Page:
A termination for convenience clause allows the benefiting party to terminate the contract for any reason. A termination for convenience clause removes the need to wait for a breach, repudiation, frustration, or some other stated termination trigger.
In Good faith
One unsettled issue is whether a party relying on the termination for convenience cause must act in good faith. Even where there is a duty to act in good faith, the scope of that duty is difficult to define.
A duty to act in good faith has been interpreted to include an obligation to cooperate in achieving contractual objectives, to comply with honest standards of conduct, and to comply with standards of conduct that are reasonable having regard to the interests of the parties. A duty of good faith does not require a party to act against its own interests.
In some circumstances a contract will specifically state whether the parties have a duty of good faith but where a contract is silent on the matter, the term may be implied where:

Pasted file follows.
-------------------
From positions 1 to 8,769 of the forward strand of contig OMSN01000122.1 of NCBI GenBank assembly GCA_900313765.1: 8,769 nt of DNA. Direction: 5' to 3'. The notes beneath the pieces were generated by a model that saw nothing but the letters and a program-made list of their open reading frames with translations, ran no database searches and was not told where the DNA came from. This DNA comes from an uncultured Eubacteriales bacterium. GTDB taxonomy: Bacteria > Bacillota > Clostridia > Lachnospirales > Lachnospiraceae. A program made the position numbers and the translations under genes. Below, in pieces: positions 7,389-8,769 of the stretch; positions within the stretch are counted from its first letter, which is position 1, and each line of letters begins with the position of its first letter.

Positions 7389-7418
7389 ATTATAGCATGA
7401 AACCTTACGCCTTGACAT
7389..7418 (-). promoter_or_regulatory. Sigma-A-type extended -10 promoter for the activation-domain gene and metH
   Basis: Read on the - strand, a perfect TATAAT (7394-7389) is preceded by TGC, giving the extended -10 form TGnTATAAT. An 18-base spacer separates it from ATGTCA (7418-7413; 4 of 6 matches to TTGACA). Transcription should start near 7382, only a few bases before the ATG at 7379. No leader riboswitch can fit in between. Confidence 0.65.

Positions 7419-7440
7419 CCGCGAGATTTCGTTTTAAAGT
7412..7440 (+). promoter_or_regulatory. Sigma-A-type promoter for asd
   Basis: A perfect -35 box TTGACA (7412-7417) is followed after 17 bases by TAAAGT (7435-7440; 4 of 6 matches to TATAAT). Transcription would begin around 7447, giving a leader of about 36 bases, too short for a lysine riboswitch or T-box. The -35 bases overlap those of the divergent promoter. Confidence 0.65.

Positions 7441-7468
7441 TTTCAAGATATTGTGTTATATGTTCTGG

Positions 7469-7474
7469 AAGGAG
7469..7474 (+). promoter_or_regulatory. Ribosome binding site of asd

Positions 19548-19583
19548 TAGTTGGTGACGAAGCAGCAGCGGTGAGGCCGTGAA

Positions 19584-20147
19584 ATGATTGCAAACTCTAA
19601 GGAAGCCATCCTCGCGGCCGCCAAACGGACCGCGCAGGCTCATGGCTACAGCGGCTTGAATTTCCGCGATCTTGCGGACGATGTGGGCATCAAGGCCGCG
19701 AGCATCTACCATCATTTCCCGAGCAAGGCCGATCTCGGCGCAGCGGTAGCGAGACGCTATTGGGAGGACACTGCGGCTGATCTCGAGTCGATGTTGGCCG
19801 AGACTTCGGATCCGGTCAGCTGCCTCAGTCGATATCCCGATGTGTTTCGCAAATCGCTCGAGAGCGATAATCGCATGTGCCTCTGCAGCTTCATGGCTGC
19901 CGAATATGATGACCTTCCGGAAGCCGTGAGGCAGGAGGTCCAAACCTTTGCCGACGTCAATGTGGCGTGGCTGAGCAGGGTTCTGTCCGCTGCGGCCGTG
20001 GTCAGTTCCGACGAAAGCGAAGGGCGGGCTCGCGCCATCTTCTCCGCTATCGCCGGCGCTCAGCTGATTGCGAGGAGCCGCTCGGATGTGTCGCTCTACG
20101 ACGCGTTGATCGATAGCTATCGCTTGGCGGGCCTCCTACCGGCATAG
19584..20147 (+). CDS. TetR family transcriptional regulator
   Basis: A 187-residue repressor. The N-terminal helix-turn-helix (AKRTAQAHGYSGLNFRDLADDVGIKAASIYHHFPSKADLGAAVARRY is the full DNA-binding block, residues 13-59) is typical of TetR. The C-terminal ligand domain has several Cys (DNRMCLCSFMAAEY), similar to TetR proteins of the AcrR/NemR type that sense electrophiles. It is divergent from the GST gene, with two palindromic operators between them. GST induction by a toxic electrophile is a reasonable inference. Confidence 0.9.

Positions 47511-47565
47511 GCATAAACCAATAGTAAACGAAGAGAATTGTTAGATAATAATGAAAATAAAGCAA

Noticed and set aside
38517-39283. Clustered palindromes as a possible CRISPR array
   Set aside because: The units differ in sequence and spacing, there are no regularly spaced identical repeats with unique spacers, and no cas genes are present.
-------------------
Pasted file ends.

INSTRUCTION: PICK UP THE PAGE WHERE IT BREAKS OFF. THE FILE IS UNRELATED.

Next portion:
- it is reasonable and equitable;
- it is necessary to give business efficacy to a contract;
- it is so obvious it goes without saying;
- it is capable of clear expression; and
- it does not contradict the express terms.
Where a termination for convenience clause is missing
The absence of a termination for convenience clause may mean that the parties need to rely on common law in order to terminate a contract. At common law, there must be a breach of an essential term, a sufficiently serious breach of an intermediate term, repudiation, or frustration for a right to terminate to arise. A termination for convenience clause gives the parties greater certainty in their ability to terminate the contract for any reason.
A termination for convenience clause should be clear and unambiguous. The consequences of termination in reliance on such a clause should be set out. Finally, the potential operation of an implied duty to act in good faith should be considered.